DOD’s size, incompatible systems still hinder financial management
With an operating budget in excess of $400 billion, and assets and liabilities that exceed those of Exxon, IBM, Ford and Wal-Mart combined, the sheer size of the Defense Department has created massive challenges for attempts to improve financial management.
But as Congress continues to apply pressure for reform, DOD has made significant strides in several areas, department officials say.
For example, more than 200 business systems have now been certified as effectively modernized, with each modernization saving DOD at least $1 million.
“I believe we’re making real progress,” said Theresa McKay, DOD’s deputy chief financial officer, at a Senate Homeland Security and Government Affairs Subcommittee on Federal Financial Management, Government Information, and International Security hearing on DOD financial management earlier this month.
Systems modernization has resulted in other cost-savings efficiencies as well. Currently, 95 percent of DOD’s vendor payments now are done electronically, up from 86 percent in 2001, resulting in more than $6 million in savings, according to agency statistics.
And in the area of audit readiness—a long-running weakness for the department—the agency recently completed an accurate and auditable valuation of all of its military equipment.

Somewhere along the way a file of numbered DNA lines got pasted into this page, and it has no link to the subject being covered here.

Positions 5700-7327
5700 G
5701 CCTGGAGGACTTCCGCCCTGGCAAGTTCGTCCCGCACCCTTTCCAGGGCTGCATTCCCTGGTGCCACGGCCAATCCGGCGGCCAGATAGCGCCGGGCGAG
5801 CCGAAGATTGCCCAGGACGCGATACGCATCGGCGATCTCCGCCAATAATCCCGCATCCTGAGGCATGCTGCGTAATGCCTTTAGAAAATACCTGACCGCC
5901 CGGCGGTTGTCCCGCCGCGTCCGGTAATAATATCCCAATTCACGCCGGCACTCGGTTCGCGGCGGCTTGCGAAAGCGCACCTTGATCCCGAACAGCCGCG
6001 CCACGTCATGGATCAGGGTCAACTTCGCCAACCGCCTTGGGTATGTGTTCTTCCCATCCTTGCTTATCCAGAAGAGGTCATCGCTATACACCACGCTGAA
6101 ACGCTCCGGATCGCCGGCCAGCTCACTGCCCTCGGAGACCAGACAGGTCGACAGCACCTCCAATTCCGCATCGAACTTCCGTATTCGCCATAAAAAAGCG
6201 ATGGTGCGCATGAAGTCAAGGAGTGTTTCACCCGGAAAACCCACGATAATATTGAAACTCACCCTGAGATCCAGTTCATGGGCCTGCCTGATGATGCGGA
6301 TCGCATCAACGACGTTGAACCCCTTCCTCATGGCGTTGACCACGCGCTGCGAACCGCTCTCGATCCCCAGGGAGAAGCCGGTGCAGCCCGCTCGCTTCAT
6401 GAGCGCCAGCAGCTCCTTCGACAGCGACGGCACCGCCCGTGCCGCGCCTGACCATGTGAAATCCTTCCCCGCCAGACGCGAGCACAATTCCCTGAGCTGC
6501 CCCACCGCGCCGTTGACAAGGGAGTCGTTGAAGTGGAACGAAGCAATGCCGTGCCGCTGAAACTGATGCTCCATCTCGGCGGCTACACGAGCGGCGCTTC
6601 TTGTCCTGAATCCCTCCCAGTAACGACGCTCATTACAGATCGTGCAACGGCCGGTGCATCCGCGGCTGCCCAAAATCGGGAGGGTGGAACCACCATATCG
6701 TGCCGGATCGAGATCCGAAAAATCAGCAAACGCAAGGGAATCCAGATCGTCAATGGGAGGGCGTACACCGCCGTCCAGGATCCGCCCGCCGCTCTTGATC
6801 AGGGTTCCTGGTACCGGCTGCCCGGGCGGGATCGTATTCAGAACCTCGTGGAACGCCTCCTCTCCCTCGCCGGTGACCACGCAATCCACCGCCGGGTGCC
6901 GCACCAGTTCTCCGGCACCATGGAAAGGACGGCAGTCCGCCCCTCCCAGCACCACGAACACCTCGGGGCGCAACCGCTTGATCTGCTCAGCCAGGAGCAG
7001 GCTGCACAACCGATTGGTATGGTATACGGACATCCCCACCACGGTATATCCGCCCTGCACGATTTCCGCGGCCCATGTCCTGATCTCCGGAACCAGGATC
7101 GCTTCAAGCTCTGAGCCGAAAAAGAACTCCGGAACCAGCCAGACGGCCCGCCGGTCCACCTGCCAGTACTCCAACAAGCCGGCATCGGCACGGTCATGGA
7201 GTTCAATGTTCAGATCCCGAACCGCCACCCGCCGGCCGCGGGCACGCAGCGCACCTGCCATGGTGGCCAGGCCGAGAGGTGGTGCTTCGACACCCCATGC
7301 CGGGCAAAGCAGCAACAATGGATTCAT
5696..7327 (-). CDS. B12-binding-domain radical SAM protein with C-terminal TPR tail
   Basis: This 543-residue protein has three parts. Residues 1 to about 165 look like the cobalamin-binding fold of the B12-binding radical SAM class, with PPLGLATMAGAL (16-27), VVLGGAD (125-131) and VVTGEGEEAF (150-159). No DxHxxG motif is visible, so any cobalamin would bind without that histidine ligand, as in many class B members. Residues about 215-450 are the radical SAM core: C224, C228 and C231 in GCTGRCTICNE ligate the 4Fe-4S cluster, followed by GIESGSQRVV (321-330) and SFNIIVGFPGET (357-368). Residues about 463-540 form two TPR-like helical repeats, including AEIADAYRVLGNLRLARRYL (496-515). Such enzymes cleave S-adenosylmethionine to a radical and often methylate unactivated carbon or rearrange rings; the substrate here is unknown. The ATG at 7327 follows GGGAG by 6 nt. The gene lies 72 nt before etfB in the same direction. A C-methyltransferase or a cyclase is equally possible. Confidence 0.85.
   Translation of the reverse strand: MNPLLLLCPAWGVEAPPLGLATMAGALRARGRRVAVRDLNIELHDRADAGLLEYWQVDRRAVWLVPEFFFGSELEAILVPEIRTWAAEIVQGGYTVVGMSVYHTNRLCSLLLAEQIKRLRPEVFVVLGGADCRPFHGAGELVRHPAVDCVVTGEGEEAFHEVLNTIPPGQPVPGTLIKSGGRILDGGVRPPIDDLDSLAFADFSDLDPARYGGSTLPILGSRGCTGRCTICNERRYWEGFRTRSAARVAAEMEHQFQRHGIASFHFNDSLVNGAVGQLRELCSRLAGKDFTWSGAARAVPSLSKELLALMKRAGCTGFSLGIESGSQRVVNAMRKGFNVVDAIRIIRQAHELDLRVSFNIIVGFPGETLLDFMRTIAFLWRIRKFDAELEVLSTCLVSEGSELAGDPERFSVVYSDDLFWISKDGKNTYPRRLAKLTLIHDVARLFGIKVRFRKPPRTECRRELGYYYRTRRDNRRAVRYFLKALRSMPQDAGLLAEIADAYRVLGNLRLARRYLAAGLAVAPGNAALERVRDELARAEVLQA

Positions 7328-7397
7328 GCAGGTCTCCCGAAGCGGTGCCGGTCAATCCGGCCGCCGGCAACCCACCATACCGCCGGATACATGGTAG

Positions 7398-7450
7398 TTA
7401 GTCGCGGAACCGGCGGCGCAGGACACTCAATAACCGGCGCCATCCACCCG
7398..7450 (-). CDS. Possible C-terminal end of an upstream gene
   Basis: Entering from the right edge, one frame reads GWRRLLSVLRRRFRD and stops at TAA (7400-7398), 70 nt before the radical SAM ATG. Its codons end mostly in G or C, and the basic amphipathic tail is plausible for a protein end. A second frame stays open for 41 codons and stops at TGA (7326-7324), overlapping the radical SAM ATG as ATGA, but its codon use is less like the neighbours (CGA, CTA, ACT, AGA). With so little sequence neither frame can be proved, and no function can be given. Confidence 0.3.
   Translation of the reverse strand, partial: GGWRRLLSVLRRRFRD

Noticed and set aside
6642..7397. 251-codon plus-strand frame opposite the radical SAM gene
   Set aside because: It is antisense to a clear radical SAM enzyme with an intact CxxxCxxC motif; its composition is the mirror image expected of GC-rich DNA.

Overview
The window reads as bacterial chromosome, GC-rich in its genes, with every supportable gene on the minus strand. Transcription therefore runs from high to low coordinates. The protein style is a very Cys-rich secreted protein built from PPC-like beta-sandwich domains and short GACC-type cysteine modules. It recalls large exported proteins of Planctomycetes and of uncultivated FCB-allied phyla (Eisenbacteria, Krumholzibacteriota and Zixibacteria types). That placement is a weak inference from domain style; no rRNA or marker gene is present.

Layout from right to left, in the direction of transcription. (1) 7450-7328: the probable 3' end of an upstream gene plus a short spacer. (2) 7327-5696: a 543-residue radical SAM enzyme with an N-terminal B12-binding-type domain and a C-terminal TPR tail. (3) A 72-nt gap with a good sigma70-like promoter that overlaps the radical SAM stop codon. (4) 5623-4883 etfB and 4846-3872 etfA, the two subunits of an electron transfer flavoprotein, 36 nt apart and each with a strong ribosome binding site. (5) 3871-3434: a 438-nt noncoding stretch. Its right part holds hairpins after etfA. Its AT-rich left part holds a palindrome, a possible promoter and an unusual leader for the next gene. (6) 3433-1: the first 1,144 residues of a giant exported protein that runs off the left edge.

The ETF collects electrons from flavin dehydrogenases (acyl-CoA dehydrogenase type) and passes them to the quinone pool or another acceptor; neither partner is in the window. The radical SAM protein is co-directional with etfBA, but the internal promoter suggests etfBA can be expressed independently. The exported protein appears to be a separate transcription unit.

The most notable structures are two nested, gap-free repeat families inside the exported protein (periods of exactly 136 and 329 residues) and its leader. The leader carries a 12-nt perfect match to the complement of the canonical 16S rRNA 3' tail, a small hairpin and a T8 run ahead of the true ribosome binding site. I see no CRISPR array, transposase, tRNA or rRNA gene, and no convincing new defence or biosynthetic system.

Since equipment represents 27 percent of all DOD assets, this full valuation is critical, agency officials say.
“This is especially significant, because the department has never before had an accurate valuation of its military equipment,” McKay said.
Indeed, even Government Accountability Office comptroller general David Walker, a frequent critic of DOD’s financial management, has acknowledged some progress on the reform front. At the same Senate hearing, Walker cited DOD’s 2005 issuance of the Financial Improvement and Audit Readiness (FIAR) plan, aimed at improving financial practices. He also praised DOD for recognizing that reform was needed, and for accomplishing some systems modernization.
“The approach that they are taking now is vastly superior to the approach that they were taking before,” Walker told lawmakers.
Yet much work remains, Walker said. He urged DOD to “declare a war on waste” and completely overhaul its legacy information management systems. There are more than 3,000 of these systems still operating at DOD, and their use often requires multiple entries for each procurement transaction, which is highly inefficient, he said.
“There are thousands of outdated, nonintegrated systems that don’t talk to each other. We need to kill or disable all nonessential business information systems,” Walker said.
DOD should switch to a more integrated system by 2012 “at the absolute latest,” he added.